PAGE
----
By Alan Sorensen
About 40 very special youngsters from throughout Montana and parts of Wyoming plan to enjoy the outdoors at Kiwanis Camp in Beaver Creek Park again this June.
Most of the campers will be brought to the Bear Paw Mountains south of Havre via bus for the fourth annual Muscular Dystrophy Association (MDA) Camp. Others will be delivered by parents, family or friends. All will enjoy a week of activities stretching from a Thursday to the following Wednesday.
The camp has undergone numerous improvements through efforts of area volunteers and donations from area businesses, clubs and individuals. But it will be a year before the campers will be able to appreciate the latest project to get funded sidewalks throughout the upper campsite to help the kids get around better. They are something organizers seriously intend to get done before camp next year.
Capt. Mike Anderson of the Havre Fire Department said volunteers had wanted to install a sidewalk that would loop around the cabin area and back to the main lodge last spring. "The area is covered in grass and this makes it difficult for the youth to get around the cabin area," he said.
That work is possible now because of recent grants awarded to the project.
"We're getting a CTEP from (Hill County)," said Firefighter Al Forsman. "It's $30,000, and we have to come up with 13 percent of that. We got that from the Ronald McDonald House Charity and that was about $4,026."
Forsman said the project will result in sidewalks and handicap ramps into all of the cabins used by the MDA campers.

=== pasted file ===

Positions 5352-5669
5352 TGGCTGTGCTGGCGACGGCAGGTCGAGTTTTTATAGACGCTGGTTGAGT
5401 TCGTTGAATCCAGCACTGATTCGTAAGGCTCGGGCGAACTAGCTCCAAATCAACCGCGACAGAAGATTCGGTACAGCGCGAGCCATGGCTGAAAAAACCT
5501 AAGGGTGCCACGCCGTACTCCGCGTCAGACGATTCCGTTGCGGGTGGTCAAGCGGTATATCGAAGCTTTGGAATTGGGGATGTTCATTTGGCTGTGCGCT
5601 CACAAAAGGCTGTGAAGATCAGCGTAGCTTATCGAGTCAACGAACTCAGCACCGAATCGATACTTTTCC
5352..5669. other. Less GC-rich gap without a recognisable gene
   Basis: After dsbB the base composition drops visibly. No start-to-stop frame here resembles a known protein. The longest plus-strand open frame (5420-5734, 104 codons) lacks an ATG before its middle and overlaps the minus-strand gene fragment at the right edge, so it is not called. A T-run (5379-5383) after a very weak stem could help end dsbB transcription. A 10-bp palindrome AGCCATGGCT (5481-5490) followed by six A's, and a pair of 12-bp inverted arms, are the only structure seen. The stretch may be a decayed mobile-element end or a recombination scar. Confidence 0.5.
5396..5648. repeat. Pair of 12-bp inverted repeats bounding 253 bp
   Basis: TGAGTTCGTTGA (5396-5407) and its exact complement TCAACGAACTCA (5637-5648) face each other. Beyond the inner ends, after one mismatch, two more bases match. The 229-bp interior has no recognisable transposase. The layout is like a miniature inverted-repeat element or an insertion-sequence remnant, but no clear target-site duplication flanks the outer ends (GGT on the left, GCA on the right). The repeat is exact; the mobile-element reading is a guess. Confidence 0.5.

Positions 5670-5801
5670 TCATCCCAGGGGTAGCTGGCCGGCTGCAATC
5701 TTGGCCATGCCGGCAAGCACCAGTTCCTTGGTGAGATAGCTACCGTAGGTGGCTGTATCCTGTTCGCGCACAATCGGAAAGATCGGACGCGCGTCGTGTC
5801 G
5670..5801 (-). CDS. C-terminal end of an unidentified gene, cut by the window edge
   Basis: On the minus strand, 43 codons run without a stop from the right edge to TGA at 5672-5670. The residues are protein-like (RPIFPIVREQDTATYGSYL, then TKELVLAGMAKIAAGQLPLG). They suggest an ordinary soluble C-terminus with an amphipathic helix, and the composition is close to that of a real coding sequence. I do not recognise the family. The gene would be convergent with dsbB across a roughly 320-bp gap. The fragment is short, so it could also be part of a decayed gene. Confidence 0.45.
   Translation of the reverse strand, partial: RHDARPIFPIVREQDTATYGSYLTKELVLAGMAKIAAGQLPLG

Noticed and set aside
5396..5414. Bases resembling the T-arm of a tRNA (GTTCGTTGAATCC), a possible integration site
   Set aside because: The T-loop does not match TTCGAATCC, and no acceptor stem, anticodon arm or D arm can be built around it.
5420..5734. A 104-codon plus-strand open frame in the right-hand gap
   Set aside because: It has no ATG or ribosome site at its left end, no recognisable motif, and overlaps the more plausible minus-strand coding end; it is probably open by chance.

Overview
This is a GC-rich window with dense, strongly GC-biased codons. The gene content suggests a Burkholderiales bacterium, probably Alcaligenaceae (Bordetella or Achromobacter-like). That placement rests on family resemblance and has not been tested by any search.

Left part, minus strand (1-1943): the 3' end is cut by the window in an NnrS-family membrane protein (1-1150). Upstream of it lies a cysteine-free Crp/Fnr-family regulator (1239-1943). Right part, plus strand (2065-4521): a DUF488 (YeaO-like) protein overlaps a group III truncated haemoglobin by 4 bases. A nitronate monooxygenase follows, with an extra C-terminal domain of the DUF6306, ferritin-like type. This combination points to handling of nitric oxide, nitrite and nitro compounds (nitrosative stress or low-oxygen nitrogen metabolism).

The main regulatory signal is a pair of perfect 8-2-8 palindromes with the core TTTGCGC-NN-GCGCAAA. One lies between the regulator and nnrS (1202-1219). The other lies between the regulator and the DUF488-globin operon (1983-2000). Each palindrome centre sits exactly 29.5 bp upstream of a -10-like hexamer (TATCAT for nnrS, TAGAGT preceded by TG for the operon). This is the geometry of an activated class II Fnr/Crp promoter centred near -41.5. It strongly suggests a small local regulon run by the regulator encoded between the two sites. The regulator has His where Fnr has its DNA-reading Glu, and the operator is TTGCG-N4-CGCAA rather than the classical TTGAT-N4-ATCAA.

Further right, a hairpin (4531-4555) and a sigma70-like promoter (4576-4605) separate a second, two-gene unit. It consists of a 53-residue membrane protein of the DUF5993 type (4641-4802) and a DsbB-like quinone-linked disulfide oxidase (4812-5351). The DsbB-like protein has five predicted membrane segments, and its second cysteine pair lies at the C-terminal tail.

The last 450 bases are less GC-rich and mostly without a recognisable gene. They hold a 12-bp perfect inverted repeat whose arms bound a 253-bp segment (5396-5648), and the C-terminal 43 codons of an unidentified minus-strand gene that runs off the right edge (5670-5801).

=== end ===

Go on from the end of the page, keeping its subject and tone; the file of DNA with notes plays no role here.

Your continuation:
"It will be a lot more accessible for the wheelchairs," Forsman said. "And that sidewalk will got to the lower lodge, too, and the bathroom/shower facilities. It will make it a lot easier for people walking, too."
Forsman said the 3-year project will probably begin this summer with the engineering study and work could start the spring of 2002. Actual construction should take two weeks, he said.
Craig Erickson with Bear Paw Development Corporation handled most of the paperwork for the project. Forsman said Erickson expected to get the CTEP paperwork back from the Montana Department of Transportation in late February or early March. Erickson would then do the environmental assessment. The design phase, about 90 days, would follow, Forsman said. The bid phase could begin this fall.
With construction next spring, the sidewalks could be in place when the MDA kids arrive for the 2002 camp.
What makes these kids special is that they all suffer from one of a variety of neuromuscular diseases. But with the help of their personal counselors who accompany the campers nearly everywhere they go, the campers can enjoy a nearly carefree week. Other volunteers help with the meals and other everyday camp operations.
MDA camper Eric Sale wrote the following poem during last summer's camp:
You're not my hero, because you're faster than a speeding bullet.
You're not my hero, because you can score a hundred points in a game.
You're not my hero, because you're the richest person in the world.
You're not my hero, because your face is always on TV.
You're not my hero, because you can lift a ton.
You're my hero, because you're never far away when I need a friend.
You're my hero, because you're always willing to sacrifice everything to make life better.
You're my hero, because no matter what you have you're willing to share it with me.
You're my hero, because you always have a way of bringing a smile to my face.
You're my hero, because you lift me up when I'm feeling down.
You're my hero, because you love.
"The camp is one week that these kids get to be kids," said Anderson, president of the Montana Firemen's Association and one of those instrumental in convincing MDA to bring the camp to Hill County.